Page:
• (Connecticut) Dept. of Education Releases Roadmap for Reopening K-12 Schools in the Fall
    • The plan will allow all school districts in the state to deliver full-time, in-person classes and includes COVID-19 mitigation, containment, and monitoring strategies for districts to implement. The roadmap also includes contingency plans for class cancellation should Connecticut see a rise in COVID-19 cases.
    • The plan features five operational considerations: co-horting, social distancing and facilities, transportation, face coverings, and ensuring equity and access to education.
  • Maine Dept. of Education estimates it will cost $327 million to reopen K-12 schools
    • According to Department of Education Commissioner Pender Makin, the cost includes things like personal protective equipment (PPE) and more buses to spread students out on the ride to school.
    • It also includes the cost for substitute teachers, as she says up to 20% of teachers are estimated not to return to the school immediately in the fall.
  • (Ohio) Gov. DeWine announces new relief funding plan for schools
    • Ohio colleges and universities would receive $200 million to help them safely reopen for fall semester during the COVID-19 pandemic, while K-12 schools will receive $100 million, under a new funding plan state officials intend to submit to the Ohio Controlling Board.
  • New Mexico vows to defend school funding amid virus plans              
    • Gov. Michelle Lujan Grisham pushed back Thursday against threats by President Donald Trump to withhold federal funds if public schools don’t fully resume classroom studies under pending federal health guidelines.
  • Missouri Gov. Parson announces $125 million in workforce, higher education spending
    • $9.7 million is going to job training, $80 million is going to support for safe return to in-person instruction and campus life, and $23.6 million is going to the Governor’s Emergency Education Relief Fund.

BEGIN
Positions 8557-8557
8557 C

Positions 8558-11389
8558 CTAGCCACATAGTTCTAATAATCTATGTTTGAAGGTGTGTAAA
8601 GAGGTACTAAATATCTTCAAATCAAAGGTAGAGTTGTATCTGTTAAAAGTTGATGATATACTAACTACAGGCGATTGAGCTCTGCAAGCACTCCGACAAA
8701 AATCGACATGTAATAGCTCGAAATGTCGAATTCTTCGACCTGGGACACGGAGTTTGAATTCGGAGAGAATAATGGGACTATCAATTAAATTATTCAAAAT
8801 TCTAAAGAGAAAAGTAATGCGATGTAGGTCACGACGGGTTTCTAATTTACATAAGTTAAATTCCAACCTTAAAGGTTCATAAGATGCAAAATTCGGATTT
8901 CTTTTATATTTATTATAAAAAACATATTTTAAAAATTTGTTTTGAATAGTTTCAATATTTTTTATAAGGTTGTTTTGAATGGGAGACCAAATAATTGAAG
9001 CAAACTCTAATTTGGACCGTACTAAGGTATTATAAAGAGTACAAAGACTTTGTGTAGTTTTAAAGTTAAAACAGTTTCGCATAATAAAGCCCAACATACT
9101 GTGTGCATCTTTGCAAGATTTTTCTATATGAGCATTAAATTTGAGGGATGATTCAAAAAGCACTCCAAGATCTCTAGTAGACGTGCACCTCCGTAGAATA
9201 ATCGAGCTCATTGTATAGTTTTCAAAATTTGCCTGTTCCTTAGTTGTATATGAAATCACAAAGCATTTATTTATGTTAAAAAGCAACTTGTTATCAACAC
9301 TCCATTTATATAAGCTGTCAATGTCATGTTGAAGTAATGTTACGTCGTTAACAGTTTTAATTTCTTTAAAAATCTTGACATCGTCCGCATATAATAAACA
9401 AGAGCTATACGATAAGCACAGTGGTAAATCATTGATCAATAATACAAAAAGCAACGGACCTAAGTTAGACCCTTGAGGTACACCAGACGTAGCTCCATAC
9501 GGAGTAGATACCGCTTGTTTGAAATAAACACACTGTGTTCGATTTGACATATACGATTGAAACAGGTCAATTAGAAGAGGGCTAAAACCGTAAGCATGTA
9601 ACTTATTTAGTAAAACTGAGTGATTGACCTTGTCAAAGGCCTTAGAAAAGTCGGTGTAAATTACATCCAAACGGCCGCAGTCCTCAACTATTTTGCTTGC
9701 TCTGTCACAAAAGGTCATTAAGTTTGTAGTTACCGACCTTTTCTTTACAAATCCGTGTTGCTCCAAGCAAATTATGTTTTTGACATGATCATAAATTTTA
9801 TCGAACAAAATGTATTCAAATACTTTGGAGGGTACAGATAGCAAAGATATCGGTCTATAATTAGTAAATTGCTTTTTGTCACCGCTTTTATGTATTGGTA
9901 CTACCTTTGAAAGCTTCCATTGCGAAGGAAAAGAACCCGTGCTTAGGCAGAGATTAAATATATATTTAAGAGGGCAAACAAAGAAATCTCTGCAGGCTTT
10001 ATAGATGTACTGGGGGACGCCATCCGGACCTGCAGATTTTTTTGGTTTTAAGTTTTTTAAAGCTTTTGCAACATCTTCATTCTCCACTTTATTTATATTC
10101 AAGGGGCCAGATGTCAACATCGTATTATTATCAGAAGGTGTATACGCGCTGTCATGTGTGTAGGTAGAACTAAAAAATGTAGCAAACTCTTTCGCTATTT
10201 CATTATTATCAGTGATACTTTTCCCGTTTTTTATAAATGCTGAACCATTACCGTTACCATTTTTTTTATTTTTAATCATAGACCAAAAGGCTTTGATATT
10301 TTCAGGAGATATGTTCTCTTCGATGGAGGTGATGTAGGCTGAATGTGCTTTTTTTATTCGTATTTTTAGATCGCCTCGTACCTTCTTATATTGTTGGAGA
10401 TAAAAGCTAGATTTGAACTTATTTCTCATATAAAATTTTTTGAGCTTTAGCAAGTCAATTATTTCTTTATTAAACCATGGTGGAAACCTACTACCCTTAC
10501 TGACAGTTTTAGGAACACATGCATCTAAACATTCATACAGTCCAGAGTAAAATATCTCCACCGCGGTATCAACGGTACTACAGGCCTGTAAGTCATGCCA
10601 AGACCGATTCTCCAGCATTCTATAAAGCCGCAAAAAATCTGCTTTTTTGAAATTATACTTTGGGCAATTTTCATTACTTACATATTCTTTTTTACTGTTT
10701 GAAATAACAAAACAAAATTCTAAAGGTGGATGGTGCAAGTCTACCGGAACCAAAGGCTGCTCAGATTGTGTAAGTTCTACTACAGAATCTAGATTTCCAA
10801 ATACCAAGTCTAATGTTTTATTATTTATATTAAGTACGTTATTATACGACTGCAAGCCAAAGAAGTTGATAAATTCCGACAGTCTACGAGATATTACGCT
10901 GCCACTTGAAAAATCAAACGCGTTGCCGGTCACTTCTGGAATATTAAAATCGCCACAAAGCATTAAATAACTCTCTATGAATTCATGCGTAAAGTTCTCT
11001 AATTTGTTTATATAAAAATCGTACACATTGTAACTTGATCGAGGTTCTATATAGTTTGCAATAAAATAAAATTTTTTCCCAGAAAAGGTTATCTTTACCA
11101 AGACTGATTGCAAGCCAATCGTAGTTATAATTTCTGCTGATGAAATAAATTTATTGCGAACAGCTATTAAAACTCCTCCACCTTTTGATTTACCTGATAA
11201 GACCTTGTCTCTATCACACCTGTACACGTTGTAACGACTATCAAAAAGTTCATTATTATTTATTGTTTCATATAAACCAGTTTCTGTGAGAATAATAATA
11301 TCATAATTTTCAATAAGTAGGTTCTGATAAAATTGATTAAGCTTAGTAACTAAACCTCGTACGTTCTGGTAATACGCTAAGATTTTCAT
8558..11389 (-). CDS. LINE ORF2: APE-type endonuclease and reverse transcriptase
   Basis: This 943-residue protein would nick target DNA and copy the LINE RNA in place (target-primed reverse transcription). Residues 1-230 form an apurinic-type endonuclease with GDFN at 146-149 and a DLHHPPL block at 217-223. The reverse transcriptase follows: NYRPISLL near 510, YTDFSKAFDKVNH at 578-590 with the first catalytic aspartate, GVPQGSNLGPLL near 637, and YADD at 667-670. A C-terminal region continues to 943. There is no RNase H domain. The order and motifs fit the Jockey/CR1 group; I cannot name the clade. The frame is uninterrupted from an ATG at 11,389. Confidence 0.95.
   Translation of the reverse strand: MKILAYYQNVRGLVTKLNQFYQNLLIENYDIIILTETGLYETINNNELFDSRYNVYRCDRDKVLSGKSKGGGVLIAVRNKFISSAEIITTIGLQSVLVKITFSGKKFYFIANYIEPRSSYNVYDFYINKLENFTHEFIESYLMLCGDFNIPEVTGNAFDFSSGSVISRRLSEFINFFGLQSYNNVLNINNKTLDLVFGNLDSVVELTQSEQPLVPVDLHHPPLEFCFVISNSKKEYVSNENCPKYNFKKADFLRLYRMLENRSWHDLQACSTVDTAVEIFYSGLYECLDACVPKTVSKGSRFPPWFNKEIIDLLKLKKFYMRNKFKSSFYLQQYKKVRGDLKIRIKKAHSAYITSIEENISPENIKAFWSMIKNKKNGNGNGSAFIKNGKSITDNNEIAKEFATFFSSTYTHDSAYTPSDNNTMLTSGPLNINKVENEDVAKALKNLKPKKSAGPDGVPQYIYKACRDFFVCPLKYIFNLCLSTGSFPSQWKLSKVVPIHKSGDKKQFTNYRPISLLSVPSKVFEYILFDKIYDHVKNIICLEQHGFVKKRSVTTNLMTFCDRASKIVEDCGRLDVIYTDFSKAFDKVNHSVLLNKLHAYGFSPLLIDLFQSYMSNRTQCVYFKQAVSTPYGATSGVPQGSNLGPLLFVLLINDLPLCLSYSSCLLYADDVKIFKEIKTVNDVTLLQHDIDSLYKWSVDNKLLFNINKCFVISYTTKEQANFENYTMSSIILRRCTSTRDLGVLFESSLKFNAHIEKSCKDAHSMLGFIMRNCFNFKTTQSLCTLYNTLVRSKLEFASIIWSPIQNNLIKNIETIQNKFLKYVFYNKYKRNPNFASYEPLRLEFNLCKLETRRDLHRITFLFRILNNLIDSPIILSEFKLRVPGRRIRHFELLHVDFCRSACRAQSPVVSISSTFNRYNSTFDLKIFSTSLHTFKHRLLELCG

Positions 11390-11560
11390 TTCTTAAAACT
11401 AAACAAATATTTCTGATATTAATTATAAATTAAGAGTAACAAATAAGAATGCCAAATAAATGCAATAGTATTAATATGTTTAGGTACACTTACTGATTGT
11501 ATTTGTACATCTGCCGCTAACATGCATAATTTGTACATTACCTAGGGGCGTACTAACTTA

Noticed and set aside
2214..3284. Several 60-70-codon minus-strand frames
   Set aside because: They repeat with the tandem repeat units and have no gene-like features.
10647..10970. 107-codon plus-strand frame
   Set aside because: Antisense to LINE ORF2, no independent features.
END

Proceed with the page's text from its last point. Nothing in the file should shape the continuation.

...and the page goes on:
Health Care

Social Services 

Justice/Public Safety

  • Pandemic gives Smart911 a boost in Arkansas
    • Arkansas officials said the COVID-19 pandemic has spurred public interest in emergency operations, especially a newer service that arms first responders with additional information about callers before they arrive to the scene. Officials said the service, called Smart911, offers an additional degree of safety when responding to house calls involves potential exposure to a deadly virus.
  • How COVID-19 in Jails and Prisons Threatens Nearby Communities
    • While inmates mostly stay behind concrete walls and barbed wire, those barriers can’t contain an infectious disease like COVID-19. Not only can the virus be brought into jails and prisons, but it also can leave those facilities and spread widely into surrounding communities and beyond.
  • Money for Florida’s Guardian Program cut from state budget
    • Money for Florida’s Guardian Program has been cut from the state budget. $41 million in unused funds was cut from the program that pays law enforcement agencies to train armed school staff or volunteers to act during a shooting.


Public Utilities